Missouri governor vetoes workers comp exclusive remedy billPosted On: Mar. 19, 2012 12:00 AM CST
JEFFERSON CITY, Mo.—Missouri Gov. Jay Nixon on Friday vetoed legislation that aimed to make workers compensation the exclusive remedy for most occupational diseases and limit employee liability for workplace accidents.
Missouri's S.B. 572 would have required occupational diseases to be covered solely by workers comp, except in cases of toxic exposure to chemicals, radiation and other substances caused by a third party.
A separate clause said that an employee's co-workers can't be sued for workplace injuries or deaths that would be covered by workers comp, excluding cases of negligence.
In a letter to the Missouri Legislature on Friday, Gov. Nixon said the exclusive remedy provision could block workers from seeking compensation for mesothelioma and other diseases that “involve long-term workplace exposure to toxic substances.”
“Current law appropriately recognizes the severity and duration of these types of occupational diseases, which may take years or even decades to manifest themselves, by allowing affected workers broader redress through access to the civil justice system,” the letter reads. “Taking this right away from workers suffering from serious and deadly occupational diseases... is not acceptable.”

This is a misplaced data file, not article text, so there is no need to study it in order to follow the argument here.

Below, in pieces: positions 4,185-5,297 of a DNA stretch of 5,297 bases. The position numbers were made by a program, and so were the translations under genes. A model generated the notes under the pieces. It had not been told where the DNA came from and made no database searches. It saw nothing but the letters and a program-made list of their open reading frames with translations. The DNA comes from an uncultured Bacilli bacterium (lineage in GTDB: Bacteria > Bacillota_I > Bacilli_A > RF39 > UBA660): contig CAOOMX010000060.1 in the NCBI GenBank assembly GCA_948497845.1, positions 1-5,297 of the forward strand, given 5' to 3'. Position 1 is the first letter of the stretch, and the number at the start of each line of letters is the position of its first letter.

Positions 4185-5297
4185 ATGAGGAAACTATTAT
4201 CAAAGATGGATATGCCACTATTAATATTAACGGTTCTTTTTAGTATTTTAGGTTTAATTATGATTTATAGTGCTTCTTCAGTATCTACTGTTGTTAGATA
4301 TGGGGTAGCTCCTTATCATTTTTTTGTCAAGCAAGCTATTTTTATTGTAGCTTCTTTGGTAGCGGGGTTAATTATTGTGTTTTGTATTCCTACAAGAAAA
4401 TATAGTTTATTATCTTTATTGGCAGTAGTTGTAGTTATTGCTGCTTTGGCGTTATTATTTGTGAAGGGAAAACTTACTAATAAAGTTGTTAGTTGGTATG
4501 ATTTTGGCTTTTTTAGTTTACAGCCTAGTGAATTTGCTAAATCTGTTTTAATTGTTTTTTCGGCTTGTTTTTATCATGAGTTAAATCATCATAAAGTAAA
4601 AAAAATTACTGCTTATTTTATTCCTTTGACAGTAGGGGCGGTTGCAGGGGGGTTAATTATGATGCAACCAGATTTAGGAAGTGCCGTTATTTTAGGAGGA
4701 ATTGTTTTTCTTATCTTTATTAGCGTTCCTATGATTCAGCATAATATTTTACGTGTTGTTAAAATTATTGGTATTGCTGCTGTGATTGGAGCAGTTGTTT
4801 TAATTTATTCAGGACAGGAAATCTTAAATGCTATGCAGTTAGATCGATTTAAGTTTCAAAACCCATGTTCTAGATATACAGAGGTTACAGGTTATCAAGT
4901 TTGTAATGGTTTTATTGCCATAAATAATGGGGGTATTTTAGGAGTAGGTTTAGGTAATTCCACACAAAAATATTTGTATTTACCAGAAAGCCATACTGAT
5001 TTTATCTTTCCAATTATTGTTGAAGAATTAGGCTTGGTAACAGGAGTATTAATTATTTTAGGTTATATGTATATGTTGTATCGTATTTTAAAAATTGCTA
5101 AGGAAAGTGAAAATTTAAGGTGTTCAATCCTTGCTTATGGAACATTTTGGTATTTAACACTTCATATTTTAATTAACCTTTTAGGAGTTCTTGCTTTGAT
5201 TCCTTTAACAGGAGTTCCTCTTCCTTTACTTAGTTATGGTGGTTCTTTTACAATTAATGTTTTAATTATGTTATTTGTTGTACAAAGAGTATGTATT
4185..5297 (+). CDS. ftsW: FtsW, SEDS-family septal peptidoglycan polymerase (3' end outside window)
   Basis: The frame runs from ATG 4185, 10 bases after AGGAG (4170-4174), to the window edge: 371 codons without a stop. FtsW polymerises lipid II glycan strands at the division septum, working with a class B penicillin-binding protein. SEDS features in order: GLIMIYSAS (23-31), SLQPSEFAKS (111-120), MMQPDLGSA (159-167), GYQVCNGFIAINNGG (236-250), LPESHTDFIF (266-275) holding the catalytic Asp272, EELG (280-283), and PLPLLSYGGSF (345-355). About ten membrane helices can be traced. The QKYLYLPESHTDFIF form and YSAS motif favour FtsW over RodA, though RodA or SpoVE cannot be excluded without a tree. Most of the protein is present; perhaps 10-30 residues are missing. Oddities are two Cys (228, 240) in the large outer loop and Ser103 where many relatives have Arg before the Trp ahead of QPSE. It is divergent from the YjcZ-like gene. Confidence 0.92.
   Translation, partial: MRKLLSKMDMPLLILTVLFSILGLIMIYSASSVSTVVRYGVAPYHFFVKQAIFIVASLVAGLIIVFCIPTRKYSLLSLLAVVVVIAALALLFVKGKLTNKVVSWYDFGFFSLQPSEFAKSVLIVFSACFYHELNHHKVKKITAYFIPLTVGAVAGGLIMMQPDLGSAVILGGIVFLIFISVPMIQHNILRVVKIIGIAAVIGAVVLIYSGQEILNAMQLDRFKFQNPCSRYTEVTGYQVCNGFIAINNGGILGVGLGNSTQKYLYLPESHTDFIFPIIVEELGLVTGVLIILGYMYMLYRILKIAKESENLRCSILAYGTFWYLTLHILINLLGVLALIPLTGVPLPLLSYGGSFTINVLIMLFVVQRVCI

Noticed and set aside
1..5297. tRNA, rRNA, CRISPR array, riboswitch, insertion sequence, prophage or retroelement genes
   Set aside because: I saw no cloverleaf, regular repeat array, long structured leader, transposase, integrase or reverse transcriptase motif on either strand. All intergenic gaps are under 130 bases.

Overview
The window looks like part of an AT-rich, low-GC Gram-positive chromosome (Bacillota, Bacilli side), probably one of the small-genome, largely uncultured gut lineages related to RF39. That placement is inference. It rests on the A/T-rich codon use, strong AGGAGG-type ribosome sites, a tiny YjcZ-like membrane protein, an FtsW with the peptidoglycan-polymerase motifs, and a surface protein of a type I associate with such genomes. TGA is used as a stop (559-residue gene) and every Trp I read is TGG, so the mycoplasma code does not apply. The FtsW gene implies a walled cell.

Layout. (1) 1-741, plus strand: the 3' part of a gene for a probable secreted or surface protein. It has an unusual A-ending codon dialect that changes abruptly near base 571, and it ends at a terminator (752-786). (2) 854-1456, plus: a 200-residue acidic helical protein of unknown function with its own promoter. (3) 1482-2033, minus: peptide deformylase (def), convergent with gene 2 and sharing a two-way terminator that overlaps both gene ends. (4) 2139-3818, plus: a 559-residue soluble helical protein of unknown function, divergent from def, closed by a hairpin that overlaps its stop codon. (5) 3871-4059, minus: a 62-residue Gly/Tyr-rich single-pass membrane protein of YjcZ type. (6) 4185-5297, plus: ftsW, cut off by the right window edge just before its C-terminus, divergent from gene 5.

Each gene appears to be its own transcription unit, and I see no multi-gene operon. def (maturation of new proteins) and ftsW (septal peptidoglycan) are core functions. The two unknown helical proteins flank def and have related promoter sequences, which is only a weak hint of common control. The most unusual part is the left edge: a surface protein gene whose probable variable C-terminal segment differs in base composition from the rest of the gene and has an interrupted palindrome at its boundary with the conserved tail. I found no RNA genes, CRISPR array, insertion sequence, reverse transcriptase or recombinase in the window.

The governor disagreed with the liability provision because he said it could hinder a “timely and efficient” claims process.
“It is questionable whether holding a civil action in abeyance pending “exhaustion” of all ‘administrative remedies'—terms that, moreover, are not defined in the bill—furthers these goals,” the letter reads. “Procedural requirements should foster an efficient and equitable resolution for all parties.”
In a statement Friday, the Missouri Chamber of Commerce and Industry said it was “disappointed” in Gov. Nixon's decision to nix S.B. 572. The Jefferson City, Mo.-based group said the bill would have closed loopholes that were created in a 2005 reform of Missouri's workers comp law.
“It was never the intent of lawmakers to exclude these situations from the law when reforms were enacted in 2005,” said Daniel Mehan, chamber president and CEO, in the statement. “These provisions would have returned the law to the way the system has operated for decades.”